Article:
Finally, no studies were found that simultaneously investigated the effects of different LWR rates on reading accuracy and comprehension. Accuracy and comprehension may vary with the rate of LWR. For instance, as the LWR rate decreases and approaches the student's natural rate, reading accuracy may improve at the expense of comprehension. Slowing down the rate may allow students to rehearse each word more frequently, therefore increasing accuracy. Conversely, the length of time to listen to the entire passage because of the slow rate may tax short-term memory, thereby deleteriously effecting comprehension. Further research is needed to address each of these issues.

The purpose of this study was to investigate the effects of a reading intervention that utilized slower LWR rates on students' reading rate, accuracy, generalization, and comprehension. Specifically, the study compared the effects of two different LWR rates: (a) a rate approximately 20% above the reader's current oral reading rate (Fast Rate); and (b) a rate that closely approximated the reader's current rate (Slow Rate). Consistent with previous research, it was predicted that the LWR rate that more closely approximated the student's current oral reading rate would produce greater benefits on the dependent measures.


Participants and Setting

All four children who participated in this study attended a private, residential school in central Pennsylvania. Three were in fourth grade (Stephanie, John, and Scott) and one was in fifth grade (Susan). Two participants were Caucasian (one male and one female) and two were African-American (one male and one female). Their ages ranged from 9 to 12 years old. The selected students were all reading at an instructional level of 1 to 2 years below their current grade level, as verified by curriculum-based reading measurement procedures described in Shapiro (1996a) and based on Fuchs and Deno's (1982) revised placement criteria for direct reading assessment.

All experimental sessions were conducted at a table in a quiet hallway outside the students' classrooms during their regularly scheduled reading time.


The reading materials (trade books) being utilized within the participants' classroom served as the materials for this study. More specifically, during LWR sessions, typed copies of the day's assigned readings passages, consisting of approximately 250-300 words, were employed. Prior to each LWR session, the first author used a silent metronome, an audiocassette tape, and a tape recorder to record the preview tapes. Using the silent metronome, the primary investigator first read and recorded the passage at the Slow rate (average 3.5% faster), and a second time at the Fast rate (average 21.8% faster).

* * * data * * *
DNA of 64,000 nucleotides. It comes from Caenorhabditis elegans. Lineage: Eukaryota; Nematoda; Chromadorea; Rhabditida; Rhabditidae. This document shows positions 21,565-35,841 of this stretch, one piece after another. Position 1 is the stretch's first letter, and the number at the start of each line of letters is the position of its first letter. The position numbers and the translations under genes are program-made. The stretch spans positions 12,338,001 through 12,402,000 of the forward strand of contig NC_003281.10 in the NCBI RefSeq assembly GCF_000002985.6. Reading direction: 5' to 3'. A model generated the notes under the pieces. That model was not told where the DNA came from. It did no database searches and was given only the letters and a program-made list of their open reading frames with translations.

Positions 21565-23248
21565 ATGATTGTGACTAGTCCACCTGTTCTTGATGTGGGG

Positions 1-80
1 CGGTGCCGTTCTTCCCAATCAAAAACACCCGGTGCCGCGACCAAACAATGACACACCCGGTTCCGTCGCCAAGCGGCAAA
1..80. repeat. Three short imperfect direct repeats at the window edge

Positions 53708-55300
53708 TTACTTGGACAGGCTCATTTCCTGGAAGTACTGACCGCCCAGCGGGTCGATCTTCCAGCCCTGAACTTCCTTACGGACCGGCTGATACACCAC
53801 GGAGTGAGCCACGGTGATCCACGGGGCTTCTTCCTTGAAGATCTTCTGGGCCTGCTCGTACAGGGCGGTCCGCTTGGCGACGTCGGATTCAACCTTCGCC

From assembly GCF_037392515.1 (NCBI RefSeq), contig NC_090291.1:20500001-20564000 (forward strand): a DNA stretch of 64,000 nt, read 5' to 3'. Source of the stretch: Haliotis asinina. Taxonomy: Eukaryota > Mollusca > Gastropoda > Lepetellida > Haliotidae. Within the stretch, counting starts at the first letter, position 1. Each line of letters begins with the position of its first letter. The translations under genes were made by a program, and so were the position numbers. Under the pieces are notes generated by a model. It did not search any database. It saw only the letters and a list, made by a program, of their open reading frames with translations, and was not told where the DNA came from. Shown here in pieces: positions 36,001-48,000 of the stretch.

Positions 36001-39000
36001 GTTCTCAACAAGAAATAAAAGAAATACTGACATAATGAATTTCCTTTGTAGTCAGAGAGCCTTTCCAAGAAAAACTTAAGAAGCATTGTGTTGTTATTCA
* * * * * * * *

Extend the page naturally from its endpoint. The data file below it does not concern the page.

Dependent Measures

Dependent measures included words correct per minute, reading accuracy, and reading comprehension.

Words correct per minute (WCPM). The rate of WCPM was determined by counting the total number of words read correctly during the first 60 seconds of reading as only the first minute of reading was scored for errors. Errors consisted of mispronunciations, omissions, substitutions, additions, and unknown words (words in which the participant does not respond after a pause of 5 seconds). Words with suffixes such as -ing, -ed, and -s, were not counted as errors if the suffix was omitted or mispronounced (Shapiro, 1996a). If a student hesitated for 5 seconds or committed any of the above errors, the data collector pronounced the word correctly and directed the student to continue reading. Self-corrections did not count as errors. Correct responses were those words read orally which did not meet the criteria for an error.

Reading accuracy. The percentage of words read correctly, or reading accuracy, was calculated by dividing the total number of words read correctly by the number of total words read, multiplied by 100.

Reading comprehension. An oral retell measure (Shapiro 1996b) was used to assess participants' comprehension of the passage. Immediately after reading a passage, students were asked to retell the story in their own words and retells were scored for the presence or absence of elements of the story such as Story Sense, Setting, Characters, Events, and Resolution. The percentage of story elements retold was calculated by dividing the number of elements stated by the number of possible elements, multiplied by 100.

Data Collectors

Three paid data collectors, who were naive to the purpose of the study and had earned bachelor degrees in psychology, participated in the study. All were trained in the data collection procedures to a criterion of 80% or higher inter-scorer agreement (ISA). Data collectors were randomly assigned to participants and conditions each session. During each session they stated the directions, presented the audio recorded preview, and marked errors on a photocopy of the passage.

Interscorer Agreement

All sessions were tape recorded by the data collectors, with approximately 30% of each participant's sessions randomly selected and checked for ISA. To do this, a second data collector listened to the LWR session and independently scored all dependent measures. Percent ISA was calculated for each WCPM and reading comprehension using a point-by-point method, by dividing the number of agreements by the number of agreements plus disagreements, multiplied by 100. Mean percent ISA for WCPM was 98.44% (range 87.6%-100%). Mean percent ISA was lower and more variable for reading comprehension at 79% (range 40-100%).

Experimental Design

A single case alternating treatments design (Richards, Taylor, Ramasamy, & Richards, 1999) was used to compare the effects of the two LWR rates. Baseline and intervention sessions were conducted 3 days each week for 6 weeks, and three follow-up probes were conducted 2 weeks after intervention ended. Following an initial baseline phase, the two experimental conditions were alternated across days. The order in which the interventions were presented was counterbalanced so that each was presented the same number of times. The experimental effects of the two interventions were then compared to determine if the two series of data points were separated, which would indicate one intervention was more effective than the other. Generalization to non-previewed material was evaluated during follow-up 2 weeks later.